After the radical reformism of Edward VI's reign, and the Catholic counter-reformation of Mary I, Elizabeth I had to tread a careful path on her accession to the English throne in 1558. Her first Archbishop of Canterbury was Matthew Parker, who sought to retain some of the practices of the pre-Reformation Church, in the face of opposition from some of his more reform-minded colleagues. An 'anti-vestiarian' group wanted to abandon clerical vestments completely, but in a set of instructions called the 'Book of Advertisements', he ordered in favour of their continued use. However, the Queen refused to endorse any hardline approach, and so a mixed solution was used, in which the surplice (the most basic of the vestments) was to be used in …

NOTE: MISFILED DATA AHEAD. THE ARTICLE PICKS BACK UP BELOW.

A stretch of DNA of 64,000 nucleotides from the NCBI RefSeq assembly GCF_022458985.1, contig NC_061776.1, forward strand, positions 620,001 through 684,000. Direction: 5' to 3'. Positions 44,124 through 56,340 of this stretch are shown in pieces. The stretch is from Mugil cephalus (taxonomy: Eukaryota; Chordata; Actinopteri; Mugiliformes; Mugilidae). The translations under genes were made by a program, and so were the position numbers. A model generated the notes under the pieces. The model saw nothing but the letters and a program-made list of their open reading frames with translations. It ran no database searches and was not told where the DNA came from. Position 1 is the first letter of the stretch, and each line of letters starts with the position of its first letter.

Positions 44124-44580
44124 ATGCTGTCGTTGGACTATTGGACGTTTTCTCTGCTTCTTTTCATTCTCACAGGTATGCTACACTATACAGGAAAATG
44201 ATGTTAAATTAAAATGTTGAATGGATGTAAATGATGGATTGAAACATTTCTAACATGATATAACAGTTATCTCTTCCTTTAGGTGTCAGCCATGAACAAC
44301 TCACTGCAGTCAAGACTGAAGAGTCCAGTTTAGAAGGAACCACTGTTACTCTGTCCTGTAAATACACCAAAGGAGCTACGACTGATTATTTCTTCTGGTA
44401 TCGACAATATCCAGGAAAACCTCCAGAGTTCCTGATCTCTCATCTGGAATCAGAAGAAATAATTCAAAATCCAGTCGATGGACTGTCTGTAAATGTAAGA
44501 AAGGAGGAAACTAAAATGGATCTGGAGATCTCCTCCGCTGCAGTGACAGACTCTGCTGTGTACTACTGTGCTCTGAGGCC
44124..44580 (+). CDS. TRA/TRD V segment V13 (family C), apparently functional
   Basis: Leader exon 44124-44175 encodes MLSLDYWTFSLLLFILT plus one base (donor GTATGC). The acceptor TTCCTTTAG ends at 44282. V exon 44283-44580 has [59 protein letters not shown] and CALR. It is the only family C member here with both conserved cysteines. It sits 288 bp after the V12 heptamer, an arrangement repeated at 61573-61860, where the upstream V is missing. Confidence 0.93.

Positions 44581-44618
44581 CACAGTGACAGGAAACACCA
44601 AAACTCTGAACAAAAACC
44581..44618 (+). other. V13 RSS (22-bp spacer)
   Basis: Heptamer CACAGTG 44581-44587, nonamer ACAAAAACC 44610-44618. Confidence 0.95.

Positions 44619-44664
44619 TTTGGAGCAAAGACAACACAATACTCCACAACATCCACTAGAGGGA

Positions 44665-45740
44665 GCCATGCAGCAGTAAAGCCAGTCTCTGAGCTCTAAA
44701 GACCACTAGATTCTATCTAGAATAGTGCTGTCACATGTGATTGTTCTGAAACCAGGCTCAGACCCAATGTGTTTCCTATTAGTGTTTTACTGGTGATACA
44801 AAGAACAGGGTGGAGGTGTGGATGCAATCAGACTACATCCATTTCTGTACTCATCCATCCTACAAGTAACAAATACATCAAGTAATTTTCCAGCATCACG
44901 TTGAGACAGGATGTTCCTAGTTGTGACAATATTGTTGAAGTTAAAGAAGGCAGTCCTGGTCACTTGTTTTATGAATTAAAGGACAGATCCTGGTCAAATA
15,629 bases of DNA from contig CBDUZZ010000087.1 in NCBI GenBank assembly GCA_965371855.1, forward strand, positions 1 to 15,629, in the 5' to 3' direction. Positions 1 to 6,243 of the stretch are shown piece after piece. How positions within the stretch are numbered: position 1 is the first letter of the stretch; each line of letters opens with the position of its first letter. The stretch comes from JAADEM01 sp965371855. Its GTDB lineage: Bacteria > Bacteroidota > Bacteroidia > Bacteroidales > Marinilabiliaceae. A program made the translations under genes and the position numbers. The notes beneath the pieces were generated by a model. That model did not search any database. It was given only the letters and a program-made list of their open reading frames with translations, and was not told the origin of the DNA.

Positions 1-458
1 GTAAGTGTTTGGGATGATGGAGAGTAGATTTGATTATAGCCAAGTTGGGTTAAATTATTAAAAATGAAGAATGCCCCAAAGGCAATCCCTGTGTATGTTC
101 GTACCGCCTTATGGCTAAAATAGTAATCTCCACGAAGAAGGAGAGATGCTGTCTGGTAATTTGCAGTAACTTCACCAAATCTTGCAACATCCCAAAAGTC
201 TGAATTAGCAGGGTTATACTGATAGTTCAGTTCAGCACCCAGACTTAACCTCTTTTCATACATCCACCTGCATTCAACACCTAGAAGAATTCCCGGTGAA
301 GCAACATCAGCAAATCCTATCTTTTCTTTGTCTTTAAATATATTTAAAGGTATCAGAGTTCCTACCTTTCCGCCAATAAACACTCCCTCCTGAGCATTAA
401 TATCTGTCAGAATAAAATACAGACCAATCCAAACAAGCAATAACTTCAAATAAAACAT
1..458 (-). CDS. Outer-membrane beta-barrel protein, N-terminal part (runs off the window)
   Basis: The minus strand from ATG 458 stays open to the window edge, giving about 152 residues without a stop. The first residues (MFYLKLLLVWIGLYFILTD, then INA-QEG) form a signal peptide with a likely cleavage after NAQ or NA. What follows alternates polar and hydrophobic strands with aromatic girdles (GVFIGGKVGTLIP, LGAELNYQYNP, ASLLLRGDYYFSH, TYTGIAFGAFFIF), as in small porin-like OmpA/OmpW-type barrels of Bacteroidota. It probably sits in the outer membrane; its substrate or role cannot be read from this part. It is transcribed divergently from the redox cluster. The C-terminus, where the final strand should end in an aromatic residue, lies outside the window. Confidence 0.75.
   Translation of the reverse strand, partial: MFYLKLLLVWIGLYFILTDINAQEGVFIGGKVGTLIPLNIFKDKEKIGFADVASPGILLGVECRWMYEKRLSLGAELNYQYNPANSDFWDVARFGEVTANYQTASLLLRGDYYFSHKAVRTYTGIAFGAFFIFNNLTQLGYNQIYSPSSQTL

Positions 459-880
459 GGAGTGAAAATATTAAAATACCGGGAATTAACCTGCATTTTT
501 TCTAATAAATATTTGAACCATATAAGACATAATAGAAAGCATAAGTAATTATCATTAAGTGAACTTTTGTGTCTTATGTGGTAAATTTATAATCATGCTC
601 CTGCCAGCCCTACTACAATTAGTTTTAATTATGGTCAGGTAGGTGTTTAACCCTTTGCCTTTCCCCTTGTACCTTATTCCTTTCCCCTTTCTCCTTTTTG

Religious conformity required by the Advertisements of Archbishop Parker (157 words)
Historical Context Note
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